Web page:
Like causes produce like effects. As the result of the “Christianization” of the State by legal enactments in Constantine’s time, bishoprics were bought and sold just the same as secular offices were then and are now. The richest and most influential men secured the office of bishop, and used that office to increase their wealth and influence. Since religion was regulated by the civil law, the emperor was the natural head of the church; and since He also was the dispenser of patronage, men professed Christianity in order to secure office. The emperor continued to be head of the church until he transferred that dignity to the powerful bishop of Rome, whose assistance he needed in civil matters. Religion was then a matter of policy. And that is just what would happen in this country if religion were upheld by legal enactment. We care not how pure the motives of some of the advocates of the Religious Amendment may be; when the proposed Amendment is adopted, the results briefly indicated above will follow just as surely as the night follows the day. And that is the state of things which these men in their blindness imagine that Christ would sanction! WTYC 5.2

And this naturally brings us to another thought that was suggested by the second quotation, which says that if Jesus had been offered the kingdoms of the whole world he would have accepted. We call to mind the fact, recorded in two of the Gospels, that Jesus was once offered “all the kingdoms of the world, and the glory of them.” Did he accept? Not even in thought. Why not? Because the condition was that he should fall down and worship Satan. That same offer is still held out to the church. Many are becoming dazzled by the sight, and many, led by a selfish zeal which they suppose is zeal for Christ, are eager to accept. But the conditions have never changed, and if at any time before the nations are given to Christ to be dashed in pieces, his professed followers accept; professedly in his name, and for him, the sovereignty of any or all of the kingdoms of this world, it may be set down as a fact that it is because they have accepted the conditions which Christ rejected with holy scorn. WTYC 6.1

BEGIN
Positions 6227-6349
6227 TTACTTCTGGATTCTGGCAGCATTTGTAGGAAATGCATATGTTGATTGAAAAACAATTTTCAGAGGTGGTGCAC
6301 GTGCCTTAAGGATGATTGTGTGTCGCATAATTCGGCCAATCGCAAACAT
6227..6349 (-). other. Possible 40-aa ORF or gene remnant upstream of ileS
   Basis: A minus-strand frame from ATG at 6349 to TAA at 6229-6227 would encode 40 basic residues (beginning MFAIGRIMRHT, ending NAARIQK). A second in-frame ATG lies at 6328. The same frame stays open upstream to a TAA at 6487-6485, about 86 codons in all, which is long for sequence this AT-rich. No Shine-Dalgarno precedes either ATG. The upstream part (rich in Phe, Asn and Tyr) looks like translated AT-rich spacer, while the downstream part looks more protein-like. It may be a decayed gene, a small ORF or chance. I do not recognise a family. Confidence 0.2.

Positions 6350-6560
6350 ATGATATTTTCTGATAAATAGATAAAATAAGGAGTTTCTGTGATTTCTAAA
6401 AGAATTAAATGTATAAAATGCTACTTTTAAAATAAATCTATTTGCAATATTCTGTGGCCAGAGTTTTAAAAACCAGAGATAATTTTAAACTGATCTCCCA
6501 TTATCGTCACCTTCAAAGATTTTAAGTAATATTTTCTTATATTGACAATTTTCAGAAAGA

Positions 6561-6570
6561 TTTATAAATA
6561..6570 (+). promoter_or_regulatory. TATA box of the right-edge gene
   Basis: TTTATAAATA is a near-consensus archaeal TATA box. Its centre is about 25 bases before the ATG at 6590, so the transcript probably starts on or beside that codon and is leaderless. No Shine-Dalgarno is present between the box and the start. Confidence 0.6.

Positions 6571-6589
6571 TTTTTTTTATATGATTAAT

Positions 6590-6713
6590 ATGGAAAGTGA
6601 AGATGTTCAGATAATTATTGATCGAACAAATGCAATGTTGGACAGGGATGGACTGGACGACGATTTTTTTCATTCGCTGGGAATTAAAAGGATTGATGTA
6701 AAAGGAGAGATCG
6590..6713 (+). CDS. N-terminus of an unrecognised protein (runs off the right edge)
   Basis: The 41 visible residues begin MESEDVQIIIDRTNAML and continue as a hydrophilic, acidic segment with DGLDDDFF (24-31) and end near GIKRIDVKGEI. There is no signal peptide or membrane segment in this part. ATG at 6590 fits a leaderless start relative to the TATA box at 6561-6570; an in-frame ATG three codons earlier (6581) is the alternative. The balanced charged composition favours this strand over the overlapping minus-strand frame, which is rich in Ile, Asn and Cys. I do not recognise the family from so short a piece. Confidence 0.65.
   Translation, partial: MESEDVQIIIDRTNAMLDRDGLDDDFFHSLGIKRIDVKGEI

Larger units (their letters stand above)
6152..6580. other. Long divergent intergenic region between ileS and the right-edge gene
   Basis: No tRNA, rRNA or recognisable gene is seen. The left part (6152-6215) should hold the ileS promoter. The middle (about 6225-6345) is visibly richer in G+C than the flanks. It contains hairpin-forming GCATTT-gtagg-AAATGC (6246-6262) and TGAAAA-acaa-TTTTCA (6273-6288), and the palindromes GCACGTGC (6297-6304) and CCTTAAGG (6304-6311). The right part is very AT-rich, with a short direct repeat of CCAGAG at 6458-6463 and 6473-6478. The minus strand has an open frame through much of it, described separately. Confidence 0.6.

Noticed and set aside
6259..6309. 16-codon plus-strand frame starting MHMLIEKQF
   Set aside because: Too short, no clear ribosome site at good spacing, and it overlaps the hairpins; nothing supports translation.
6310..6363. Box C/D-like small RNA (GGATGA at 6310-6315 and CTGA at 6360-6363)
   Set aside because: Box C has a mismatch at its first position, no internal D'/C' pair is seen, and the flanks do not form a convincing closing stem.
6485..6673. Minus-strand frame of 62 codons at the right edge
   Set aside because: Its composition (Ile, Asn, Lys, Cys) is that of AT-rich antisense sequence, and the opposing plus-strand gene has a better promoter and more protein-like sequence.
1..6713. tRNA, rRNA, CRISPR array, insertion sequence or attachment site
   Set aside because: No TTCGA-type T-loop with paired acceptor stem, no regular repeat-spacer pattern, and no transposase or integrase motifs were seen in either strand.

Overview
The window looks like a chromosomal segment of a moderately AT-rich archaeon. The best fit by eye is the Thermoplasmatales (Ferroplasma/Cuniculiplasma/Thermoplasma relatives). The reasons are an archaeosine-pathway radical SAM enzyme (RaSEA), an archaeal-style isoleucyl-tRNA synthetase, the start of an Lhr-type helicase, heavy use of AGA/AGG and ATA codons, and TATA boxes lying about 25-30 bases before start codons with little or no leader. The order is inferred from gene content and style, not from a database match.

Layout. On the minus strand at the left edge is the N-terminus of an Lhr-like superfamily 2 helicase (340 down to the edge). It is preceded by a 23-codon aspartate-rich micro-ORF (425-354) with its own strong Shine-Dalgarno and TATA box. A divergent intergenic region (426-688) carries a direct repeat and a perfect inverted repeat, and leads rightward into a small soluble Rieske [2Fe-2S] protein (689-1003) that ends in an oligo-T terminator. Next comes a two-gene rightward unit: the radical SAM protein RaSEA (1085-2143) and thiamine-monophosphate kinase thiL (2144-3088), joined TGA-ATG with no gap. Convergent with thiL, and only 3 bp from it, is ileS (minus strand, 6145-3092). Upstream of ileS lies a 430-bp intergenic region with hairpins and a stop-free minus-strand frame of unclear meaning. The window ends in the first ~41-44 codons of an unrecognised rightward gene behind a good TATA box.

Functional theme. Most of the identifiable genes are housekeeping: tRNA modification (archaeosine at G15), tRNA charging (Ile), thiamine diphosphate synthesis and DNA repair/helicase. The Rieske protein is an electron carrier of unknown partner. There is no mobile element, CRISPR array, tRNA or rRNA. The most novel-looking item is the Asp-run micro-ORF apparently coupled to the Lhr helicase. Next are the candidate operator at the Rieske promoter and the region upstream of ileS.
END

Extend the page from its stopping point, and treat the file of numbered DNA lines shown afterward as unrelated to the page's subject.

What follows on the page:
If those who are so loudly clamoring for Christ to be recognized as the head of this Government, would study his life and get proper ideas of his exalted character and of the nature of his kingdom, they might truly honor him. As it is, their work tends only to degrade Christianity into dishonor Christ. Christ not only did not seek; but he resolutely shunned political alliance, and “he that saith he abideth in him ought himself also so to walk, even has he walked.” WTYC 7.1